A recent study conducted in Madrid, Spain, has found that a certain protein can stop brain tumor growth, thus increasing the life expectancy of brain cancer patients.

The study refers specifically to glioblastoma brain tumors and has been proven to work on humans. Researchers at the Spanish National Cancer Research Centre (CNIO) in Madrid, Spain, led by Maria A. Blasco, head of the Telomeres and Telomerase Group, have observed that, by inhibiting a protein called telomeric repeat binding factor 1, or TRF1, the growth of glioblastomas is halted.

TRF1 is a protein that, as part of a larger protein complex called shelterin, helps to safeguard the protective caps found at the end of chromosomes.

First experimented on mice, the procedure of TRF1 inhibition was noticed to increase the survival rate by 30 percent. The TRF1 found in tumor was blocked, thus blocking the multiplication of cancerous cells.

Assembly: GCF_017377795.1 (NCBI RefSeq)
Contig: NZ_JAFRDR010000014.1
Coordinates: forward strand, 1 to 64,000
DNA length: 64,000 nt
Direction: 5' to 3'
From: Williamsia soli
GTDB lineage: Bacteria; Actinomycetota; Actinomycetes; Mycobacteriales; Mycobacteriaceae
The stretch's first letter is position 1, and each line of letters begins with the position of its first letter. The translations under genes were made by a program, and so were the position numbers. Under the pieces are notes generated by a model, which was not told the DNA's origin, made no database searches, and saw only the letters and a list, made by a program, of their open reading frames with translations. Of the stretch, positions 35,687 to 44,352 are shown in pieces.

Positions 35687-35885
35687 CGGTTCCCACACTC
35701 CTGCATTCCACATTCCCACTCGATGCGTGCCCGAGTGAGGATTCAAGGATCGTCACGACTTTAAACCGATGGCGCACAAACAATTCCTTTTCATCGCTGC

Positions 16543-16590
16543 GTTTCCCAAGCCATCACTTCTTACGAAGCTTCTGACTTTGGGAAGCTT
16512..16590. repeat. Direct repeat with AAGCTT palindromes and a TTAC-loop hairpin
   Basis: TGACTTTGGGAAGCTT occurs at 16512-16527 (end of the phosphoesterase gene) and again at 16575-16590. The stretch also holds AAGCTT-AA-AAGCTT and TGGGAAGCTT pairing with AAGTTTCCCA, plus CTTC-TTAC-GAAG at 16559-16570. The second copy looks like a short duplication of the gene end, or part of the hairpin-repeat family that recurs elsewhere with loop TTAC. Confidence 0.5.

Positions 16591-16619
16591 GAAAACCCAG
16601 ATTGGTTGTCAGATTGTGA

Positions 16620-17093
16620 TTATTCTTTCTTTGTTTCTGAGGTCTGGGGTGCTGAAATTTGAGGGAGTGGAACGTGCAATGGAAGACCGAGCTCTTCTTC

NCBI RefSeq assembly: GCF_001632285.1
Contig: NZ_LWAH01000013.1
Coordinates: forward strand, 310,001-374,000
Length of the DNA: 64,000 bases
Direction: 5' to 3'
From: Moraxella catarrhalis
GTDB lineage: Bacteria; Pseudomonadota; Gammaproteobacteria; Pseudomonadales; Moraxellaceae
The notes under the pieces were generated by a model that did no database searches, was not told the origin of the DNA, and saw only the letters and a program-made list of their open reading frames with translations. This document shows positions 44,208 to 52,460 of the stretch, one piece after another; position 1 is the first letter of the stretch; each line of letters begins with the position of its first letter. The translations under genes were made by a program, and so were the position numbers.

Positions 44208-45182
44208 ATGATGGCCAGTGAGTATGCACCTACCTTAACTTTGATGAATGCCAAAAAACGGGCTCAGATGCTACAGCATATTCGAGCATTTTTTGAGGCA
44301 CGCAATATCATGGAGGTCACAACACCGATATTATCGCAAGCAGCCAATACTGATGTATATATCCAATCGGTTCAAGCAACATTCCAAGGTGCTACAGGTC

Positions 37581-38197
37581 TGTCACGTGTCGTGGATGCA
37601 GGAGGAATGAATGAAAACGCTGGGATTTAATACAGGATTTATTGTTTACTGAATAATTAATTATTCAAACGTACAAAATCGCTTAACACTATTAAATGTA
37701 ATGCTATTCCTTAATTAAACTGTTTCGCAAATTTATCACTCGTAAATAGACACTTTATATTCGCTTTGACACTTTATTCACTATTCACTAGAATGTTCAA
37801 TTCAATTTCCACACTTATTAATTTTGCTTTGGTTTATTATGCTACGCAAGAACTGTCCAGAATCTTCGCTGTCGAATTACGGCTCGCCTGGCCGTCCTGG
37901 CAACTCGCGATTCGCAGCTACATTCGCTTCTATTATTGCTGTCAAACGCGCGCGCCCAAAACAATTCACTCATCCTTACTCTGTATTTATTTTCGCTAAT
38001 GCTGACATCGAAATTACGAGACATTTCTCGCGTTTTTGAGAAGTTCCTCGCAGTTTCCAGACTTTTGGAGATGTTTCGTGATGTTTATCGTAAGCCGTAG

The inhibition of a protein called TRF1 triggers the inhibition of brain tumor development.


Lead author Maria Blasco believes that the finding is revolutionary in the therapeutic handling of glioblastoma. “We see that inhibiting TRF1 is an effective strategy for treating glioblastoma both by itself and in combination with current radiation and temozolomide therapies.”

Glioblastoma tumors are known to be extremely difficult to treat. They are spreading fast, with patients having a median survival of 15 months.

At present, the treatment with the most efficacy are radiotherapy, combined with chemotherapy (usually temozolomide).

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